You’ve seen HMRC’s recent publicity about the advantages of filing your self-assessment tax return early. It says it can reduce your 31 July tax bill. How does this work and what other advantages might there be to filing your tax return early?


As you know, the usual deadlines for filing your self-assessment returns are 31 October for paper returns and 31 January online. Because of the pandemic HMRC extended the deadlines for 2019/20 tax returns but it has said that it doesn’t plan to repeat this for 2020/21.

Get your tax bill down

A good reason for getting your return done sooner rather than later is to reduce your self-assessment payments on account for 2020/21 (if you’re required to pay them). The second of these must be paid by 31 July 2021. It’s usually equal to half the previous year’s tax bill but if your tax liability for 2020/21 is less than for 2019/20, you can reduce the payment accordingly. While you can estimate and reduce your payment without filing your return, this won’t give you the same level of certainty (see The next step ). If you underestimate your tax payment you will have to pay interest on any shortfall.

Tip. If you file before the end of July HMRC will revise the 2021 payments on account to reflect your actual tax liability instead of the provisional figure.

Report coronavirus support payments

Don’t forget that coronavirus support payments like the Self-Employment Income Support Scheme (SEISS) are taxable. The first three SEISS grants are taxable for 2020/21.

Tax returns that don’t show SEISS grants in the right boxes are cause problems for HMRC and may delay it processing them. There are boxes for the SEISS, the Coronavirus Job Retention Scheme, Eat Out to Help Out Scheme, and any other HMRC coronavirus support scheme. This also applies for grants etc. from local authorities which vary depending on which UK country you’re in.

Trap. Filing the return means saying you’ve reviewed amounts you’ve claimed under these schemes and that you think they’re correct. Make time to do this properly before you file the tax return.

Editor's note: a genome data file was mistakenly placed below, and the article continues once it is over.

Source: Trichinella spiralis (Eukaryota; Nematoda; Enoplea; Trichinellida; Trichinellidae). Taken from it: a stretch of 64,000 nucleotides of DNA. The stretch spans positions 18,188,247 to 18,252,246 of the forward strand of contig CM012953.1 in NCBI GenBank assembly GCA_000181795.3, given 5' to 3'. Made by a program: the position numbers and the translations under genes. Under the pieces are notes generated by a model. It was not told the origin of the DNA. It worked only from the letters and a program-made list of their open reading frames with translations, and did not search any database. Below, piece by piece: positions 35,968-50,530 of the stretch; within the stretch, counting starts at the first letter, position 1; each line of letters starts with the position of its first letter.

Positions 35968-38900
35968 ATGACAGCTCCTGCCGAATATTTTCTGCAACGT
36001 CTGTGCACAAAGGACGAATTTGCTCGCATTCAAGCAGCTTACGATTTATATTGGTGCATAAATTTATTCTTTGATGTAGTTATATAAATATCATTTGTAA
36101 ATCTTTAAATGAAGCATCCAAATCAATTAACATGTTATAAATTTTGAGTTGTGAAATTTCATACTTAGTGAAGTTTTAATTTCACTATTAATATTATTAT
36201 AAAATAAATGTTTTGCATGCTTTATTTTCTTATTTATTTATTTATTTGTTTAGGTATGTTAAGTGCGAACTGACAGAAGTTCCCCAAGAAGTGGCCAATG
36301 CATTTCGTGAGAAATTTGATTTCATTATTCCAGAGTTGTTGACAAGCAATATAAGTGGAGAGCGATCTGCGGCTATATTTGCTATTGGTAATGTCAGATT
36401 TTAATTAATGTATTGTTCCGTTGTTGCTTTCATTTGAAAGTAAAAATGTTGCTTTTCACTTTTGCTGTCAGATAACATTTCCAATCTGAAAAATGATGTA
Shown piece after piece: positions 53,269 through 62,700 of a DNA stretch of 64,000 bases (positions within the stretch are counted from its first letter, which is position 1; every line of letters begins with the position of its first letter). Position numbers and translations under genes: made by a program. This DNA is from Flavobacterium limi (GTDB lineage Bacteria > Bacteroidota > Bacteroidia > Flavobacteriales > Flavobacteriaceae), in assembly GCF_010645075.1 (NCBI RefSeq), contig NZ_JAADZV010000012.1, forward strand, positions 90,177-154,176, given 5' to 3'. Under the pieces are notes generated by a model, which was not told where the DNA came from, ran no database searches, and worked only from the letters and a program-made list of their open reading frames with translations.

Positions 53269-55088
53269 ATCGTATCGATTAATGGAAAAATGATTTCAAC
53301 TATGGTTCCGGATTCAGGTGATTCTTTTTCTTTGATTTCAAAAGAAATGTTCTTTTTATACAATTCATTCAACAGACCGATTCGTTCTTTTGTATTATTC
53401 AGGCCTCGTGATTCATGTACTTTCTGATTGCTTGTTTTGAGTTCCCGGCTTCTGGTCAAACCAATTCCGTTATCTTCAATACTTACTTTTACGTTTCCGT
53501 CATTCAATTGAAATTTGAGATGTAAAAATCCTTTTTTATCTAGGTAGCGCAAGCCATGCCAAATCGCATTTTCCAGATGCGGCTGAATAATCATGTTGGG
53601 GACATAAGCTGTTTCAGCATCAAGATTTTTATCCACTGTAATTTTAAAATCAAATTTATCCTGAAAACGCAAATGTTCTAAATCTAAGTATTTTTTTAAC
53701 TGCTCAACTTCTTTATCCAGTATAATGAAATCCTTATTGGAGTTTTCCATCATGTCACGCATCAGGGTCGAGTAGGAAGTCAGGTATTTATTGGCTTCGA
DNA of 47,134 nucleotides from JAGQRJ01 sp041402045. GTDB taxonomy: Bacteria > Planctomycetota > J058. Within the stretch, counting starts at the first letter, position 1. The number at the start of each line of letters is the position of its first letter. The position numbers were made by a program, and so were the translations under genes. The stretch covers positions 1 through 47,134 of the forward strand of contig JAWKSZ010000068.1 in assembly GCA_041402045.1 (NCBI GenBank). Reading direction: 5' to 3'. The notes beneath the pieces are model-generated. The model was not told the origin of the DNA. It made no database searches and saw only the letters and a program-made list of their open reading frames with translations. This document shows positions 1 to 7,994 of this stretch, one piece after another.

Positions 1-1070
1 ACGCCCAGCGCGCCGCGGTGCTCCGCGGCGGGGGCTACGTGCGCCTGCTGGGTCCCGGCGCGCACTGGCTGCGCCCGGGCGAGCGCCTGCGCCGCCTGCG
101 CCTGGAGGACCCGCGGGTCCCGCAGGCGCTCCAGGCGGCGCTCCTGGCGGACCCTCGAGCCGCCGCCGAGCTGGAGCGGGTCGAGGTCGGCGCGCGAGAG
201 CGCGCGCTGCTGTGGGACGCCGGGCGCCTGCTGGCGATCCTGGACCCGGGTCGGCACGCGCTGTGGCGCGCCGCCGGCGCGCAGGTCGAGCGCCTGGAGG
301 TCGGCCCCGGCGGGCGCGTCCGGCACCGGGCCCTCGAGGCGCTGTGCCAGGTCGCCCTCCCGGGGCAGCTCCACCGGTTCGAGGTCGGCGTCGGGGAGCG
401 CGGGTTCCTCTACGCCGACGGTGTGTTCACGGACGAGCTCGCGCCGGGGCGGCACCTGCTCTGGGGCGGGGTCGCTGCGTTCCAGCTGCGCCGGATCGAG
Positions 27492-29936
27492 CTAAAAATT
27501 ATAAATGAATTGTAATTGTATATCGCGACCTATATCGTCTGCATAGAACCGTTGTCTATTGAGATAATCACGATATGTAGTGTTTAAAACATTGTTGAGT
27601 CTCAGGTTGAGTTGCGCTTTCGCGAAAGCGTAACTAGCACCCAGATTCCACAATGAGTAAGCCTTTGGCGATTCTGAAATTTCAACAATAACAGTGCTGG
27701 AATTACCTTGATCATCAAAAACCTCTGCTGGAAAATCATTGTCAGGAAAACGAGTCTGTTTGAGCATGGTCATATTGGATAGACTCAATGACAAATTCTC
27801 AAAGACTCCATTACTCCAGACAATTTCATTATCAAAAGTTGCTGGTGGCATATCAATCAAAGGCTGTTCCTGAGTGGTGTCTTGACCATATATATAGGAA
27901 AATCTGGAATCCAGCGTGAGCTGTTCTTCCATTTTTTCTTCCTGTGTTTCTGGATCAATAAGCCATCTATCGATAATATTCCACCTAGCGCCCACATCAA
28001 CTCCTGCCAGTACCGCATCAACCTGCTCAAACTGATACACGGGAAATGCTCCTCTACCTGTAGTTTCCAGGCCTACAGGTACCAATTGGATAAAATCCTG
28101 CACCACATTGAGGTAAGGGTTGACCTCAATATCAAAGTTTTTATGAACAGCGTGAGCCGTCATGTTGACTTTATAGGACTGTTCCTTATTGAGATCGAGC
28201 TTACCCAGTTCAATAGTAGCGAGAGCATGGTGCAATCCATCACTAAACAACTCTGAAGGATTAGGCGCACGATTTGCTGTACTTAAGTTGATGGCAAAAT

Financial planning

The second good reason for filing your self-assessment early, even if it doesn’t reduce the tax bill, is that you’ll have certainty about your tax payments for 31 January and 31 July 2022. This means that if you’re concerned that you may not be able to meet the payments, you can start negotiations with HMRC on time to pay sooner.

Tip. If your profits have fallen but you don’t file your return by 31 July 2021, do it as soon as you can after this date. HMRC will refund any tax you have overpaid on account soon after it receives your return.

Access to loss relief and refunds

The third reason is an earlier opportunity to claim tax relief for losses under the new rules on carry back loss relief. But check this with your accountant first; they might also need your figures for 2021/22 before you decide what’s best.

If profits or other income have taken a hit for 2020/21, filing your return by 31 July 2021 may reduce the self-assessment payments on account for that year. Don’t forget to factor in tax on coronavirus support.

The next step

HMRC’s application to reduce payments on account

This article has been reproduced by kind permission of Indicator – FL Memo Ltd. For details of their tax-saving products please visit or call 01233 653500.